Unfortunately no sign of the garganey so probably just over a ledge and hide from view.

On return to the car we had one last look on the main lake Black ternand again saw a cuckoo, avocet, greenshank and the black terns now over the main lake.

RSPB Otmoor maybe next ...

Sightings (48) today included: avocet, black Tern, black-headed gull, blackbird, blackcap, blue tit, bullfinch, canada goose, carrion crow, chaffinch, chiffchaff, common sandpiper, common tern, coot, cuckoo dunnock, gadwall, garden warbler, goldfinch, great crested grebe, great tit, greenshank, grey plover, greylag goose, jackdaw, lapwing, little egret, magpie, mallard, mute swan, oystercatcher, redshank, reed bunting, robin, rook, sand martin, sedge warbler, song thrush, starling, swallow, swift, teal, tufted duck, whimbrel, wigeon, willow warbler, wood sandpiper and woodpigeon.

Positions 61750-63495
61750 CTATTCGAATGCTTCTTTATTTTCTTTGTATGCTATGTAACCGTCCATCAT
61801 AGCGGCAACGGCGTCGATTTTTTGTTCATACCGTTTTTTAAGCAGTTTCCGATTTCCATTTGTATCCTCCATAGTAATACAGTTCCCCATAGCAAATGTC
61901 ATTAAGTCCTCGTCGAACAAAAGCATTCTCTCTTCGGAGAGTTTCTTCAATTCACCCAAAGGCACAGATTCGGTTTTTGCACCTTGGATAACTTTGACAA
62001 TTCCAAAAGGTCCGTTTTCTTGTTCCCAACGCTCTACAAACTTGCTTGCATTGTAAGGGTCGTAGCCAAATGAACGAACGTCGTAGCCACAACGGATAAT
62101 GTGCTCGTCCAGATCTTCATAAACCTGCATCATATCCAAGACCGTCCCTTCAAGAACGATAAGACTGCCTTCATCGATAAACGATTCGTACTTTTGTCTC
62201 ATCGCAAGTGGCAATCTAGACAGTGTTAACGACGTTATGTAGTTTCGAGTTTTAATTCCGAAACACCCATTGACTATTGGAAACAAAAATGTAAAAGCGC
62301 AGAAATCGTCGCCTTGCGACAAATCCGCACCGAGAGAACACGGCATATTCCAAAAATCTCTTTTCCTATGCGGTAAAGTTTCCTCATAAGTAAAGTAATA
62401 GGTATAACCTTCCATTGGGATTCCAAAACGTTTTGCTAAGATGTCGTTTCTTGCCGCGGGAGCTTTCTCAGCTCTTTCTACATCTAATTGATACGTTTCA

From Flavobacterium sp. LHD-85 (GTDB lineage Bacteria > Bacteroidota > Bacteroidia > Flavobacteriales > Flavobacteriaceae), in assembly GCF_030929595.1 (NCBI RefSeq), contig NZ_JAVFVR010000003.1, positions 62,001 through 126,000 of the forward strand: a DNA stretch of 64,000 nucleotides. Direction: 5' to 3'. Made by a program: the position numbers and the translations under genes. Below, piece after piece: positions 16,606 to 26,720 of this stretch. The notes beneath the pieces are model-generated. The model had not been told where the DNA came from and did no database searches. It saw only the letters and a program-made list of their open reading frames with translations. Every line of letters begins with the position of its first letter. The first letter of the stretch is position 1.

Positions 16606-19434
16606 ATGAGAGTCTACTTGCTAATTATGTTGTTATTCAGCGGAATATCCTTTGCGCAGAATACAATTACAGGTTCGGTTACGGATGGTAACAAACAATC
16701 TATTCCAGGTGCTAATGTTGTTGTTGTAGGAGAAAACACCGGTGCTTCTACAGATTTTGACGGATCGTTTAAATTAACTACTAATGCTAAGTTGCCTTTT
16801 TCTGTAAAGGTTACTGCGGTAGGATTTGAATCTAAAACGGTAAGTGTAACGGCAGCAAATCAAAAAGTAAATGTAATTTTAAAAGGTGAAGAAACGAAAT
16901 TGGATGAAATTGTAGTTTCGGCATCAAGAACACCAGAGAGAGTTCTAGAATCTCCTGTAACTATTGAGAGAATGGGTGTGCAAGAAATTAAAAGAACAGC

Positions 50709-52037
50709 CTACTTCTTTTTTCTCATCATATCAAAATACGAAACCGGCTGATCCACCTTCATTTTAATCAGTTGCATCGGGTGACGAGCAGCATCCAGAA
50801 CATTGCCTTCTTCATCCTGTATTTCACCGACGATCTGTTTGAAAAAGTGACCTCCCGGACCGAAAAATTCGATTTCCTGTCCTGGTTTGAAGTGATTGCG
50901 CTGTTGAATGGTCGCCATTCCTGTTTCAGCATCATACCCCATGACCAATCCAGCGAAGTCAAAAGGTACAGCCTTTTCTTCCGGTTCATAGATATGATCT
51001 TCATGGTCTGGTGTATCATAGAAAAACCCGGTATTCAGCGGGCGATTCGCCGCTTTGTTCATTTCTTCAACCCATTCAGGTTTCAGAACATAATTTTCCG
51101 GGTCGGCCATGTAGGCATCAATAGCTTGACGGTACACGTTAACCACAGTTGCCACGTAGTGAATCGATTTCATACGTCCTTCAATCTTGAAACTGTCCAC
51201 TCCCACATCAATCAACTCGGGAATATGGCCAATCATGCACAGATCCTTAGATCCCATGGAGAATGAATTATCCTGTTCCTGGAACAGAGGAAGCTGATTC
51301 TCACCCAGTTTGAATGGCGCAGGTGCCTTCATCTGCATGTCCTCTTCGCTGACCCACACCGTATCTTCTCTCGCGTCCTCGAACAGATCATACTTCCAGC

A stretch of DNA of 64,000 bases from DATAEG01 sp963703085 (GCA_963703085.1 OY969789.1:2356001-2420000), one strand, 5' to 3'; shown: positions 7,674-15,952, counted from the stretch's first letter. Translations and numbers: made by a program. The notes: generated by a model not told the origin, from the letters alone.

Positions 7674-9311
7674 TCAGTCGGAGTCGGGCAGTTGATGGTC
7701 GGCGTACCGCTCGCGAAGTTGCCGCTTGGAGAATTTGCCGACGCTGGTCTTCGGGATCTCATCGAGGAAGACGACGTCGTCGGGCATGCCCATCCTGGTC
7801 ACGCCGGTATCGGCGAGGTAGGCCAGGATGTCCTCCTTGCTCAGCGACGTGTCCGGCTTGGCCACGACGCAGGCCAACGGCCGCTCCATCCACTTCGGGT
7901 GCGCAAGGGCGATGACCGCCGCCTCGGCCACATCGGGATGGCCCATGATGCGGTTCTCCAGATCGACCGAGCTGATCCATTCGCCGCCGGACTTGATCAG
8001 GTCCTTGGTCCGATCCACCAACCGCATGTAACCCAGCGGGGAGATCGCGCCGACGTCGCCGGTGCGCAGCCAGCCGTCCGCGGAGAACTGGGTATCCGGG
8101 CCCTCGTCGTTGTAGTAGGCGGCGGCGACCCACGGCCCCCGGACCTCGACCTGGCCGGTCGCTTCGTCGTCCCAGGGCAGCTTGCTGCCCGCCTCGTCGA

Monday, 1 May 2017

WkWT Brandon Marsh :: 01 May 2017

Another early departure to see if we could avoid the showers forecast around lunchtime. Decided on a trip to WkWT Brandon Marsh to see if we could add anything to the year list. The decision was helped by the provision of a tearoom in the Visitors Centre.

Willow warblerChiffchaff again in full voice but also supported by some willow warbler. Quite a few whitethroat showed, as well as a single lesser whitethroat. Blackcap singing and moving at speed in the treetops were frustrating as I tried to get a photo. By the golf course we could see a sparrow hawk high in the sky and at some distance - we expect it was causing some concern to the birds on the scrape. As we turned the corner to the Wright Hide we could see a number of common tern. We stopped in the hide to watch and caught sight of dunlin and little ringed plover. As we watched we had a fly-past from a jay [#125], to the excitement of Charlotte.

Common sandpiperWe popped back to the Visitors Centre for a coffee and on our return we chatted briefly to one of the guys heading the other way. He pointed us to the Baldwin Hide where a common sandpiper was feeding. We got there to find the sandpiper, and a canada goose nesting right outside the window - this caused some excitement for a little girl with her parents.